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Counterterrorism experts weigh in on the US response to the Paris attacks




U.S. President Barack Obama speaks to the media during his closing press conference on day two of the G20 Turkey Leaders Summit on November 16, 2015 in Antalya, Turkey. World leaders will use the summit to discuss issues including, climate change, the global economy, the refugee crisis and terrorism. The two day summit takes place in the wake of the massive terrorist attack in Paris which killed more than 120 people.  (Photo by Chris McGrath/Getty Images)
U.S. President Barack Obama speaks to the media during his closing press conference on day two of the G20 Turkey Leaders Summit on November 16, 2015 in Antalya, Turkey. World leaders will use the summit to discuss issues including, climate change, the global economy, the refugee crisis and terrorism. The two day summit takes place in the wake of the massive terrorist attack in Paris which killed more than 120 people. (Photo by Chris McGrath/Getty Images)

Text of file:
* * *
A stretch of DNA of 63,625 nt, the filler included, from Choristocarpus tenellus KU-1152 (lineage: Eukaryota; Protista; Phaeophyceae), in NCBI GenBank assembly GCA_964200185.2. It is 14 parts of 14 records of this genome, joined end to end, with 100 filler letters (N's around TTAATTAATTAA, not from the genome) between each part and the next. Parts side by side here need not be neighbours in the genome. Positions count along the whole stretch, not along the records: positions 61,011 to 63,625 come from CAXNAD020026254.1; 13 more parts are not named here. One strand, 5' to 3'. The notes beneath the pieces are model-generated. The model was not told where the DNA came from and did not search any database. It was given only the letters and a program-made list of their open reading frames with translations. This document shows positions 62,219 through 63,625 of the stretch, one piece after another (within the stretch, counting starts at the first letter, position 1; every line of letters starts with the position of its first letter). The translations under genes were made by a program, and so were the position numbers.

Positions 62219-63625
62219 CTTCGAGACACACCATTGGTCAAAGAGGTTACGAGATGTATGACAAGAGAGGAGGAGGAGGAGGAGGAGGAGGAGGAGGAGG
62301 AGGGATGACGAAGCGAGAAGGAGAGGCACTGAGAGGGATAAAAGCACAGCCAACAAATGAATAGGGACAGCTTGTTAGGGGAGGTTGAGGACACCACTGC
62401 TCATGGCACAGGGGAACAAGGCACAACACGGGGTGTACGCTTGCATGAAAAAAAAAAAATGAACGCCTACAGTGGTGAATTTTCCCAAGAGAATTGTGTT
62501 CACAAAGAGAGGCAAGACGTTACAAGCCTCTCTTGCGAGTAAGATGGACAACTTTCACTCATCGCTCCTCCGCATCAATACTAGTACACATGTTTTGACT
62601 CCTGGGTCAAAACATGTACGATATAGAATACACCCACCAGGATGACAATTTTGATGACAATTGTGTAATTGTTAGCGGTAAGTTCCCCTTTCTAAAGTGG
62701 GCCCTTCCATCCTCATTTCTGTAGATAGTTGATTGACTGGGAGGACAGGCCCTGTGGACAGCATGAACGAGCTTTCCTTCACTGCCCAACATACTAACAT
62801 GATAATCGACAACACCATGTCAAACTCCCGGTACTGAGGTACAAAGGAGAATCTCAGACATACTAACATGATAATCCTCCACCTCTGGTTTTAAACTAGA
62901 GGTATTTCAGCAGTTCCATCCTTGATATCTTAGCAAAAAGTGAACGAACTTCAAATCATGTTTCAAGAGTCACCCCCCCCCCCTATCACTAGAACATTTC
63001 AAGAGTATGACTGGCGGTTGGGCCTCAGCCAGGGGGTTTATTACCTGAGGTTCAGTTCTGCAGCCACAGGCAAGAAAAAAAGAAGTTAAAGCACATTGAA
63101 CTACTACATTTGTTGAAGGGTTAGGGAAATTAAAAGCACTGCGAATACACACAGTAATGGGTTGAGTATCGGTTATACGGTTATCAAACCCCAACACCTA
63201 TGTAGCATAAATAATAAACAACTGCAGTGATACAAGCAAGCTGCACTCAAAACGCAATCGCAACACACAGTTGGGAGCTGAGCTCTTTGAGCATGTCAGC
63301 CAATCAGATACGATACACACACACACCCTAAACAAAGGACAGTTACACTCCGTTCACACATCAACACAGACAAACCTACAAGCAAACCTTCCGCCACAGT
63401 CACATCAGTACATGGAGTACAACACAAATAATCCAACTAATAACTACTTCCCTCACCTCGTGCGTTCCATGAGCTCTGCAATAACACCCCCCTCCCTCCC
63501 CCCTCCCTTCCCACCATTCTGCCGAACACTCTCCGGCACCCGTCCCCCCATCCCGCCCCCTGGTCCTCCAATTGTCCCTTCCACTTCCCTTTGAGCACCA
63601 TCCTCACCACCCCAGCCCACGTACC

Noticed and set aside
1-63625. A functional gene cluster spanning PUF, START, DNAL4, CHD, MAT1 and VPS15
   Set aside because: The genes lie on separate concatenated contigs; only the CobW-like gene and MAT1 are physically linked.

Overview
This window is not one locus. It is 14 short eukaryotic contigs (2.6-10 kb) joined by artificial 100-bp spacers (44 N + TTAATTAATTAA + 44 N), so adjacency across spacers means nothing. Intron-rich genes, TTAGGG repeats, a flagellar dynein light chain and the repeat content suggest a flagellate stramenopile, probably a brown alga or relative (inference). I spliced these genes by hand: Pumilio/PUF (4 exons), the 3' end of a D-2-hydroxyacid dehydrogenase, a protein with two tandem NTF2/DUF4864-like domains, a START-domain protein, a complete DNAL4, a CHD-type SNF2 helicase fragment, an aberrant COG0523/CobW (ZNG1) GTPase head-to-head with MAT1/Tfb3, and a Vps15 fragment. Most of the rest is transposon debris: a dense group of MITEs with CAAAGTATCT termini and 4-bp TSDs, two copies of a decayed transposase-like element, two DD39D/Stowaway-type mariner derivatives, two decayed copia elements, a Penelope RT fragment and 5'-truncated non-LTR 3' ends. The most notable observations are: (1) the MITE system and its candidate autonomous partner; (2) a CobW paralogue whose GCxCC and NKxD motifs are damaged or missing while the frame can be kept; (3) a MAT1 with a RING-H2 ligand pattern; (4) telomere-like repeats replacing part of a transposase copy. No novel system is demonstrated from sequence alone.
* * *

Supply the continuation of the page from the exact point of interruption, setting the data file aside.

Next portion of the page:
Chris McGrath/Getty Images

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Repercussions from the Paris attacks dominated the news today.

In Turkey, for the G20 summit, President Obama spoke with reporters and described the status of the American-led effort to defeat the militant group known as ISIS or ISIL:

"The terrible events in Paris were obviously a terrible and sickening setback. Even as we grieve with our French friends, however, we can't lose sight that there has been progress being made."

On Sunday, France launched a dozen airstrikes against ISIS targets in Syria and today United States war planes attacked ISIS oil trucks in Syria. But beyond the military response, what should the U.S. and international community do to respond to the attacks?

Joining Take Two to discuss:



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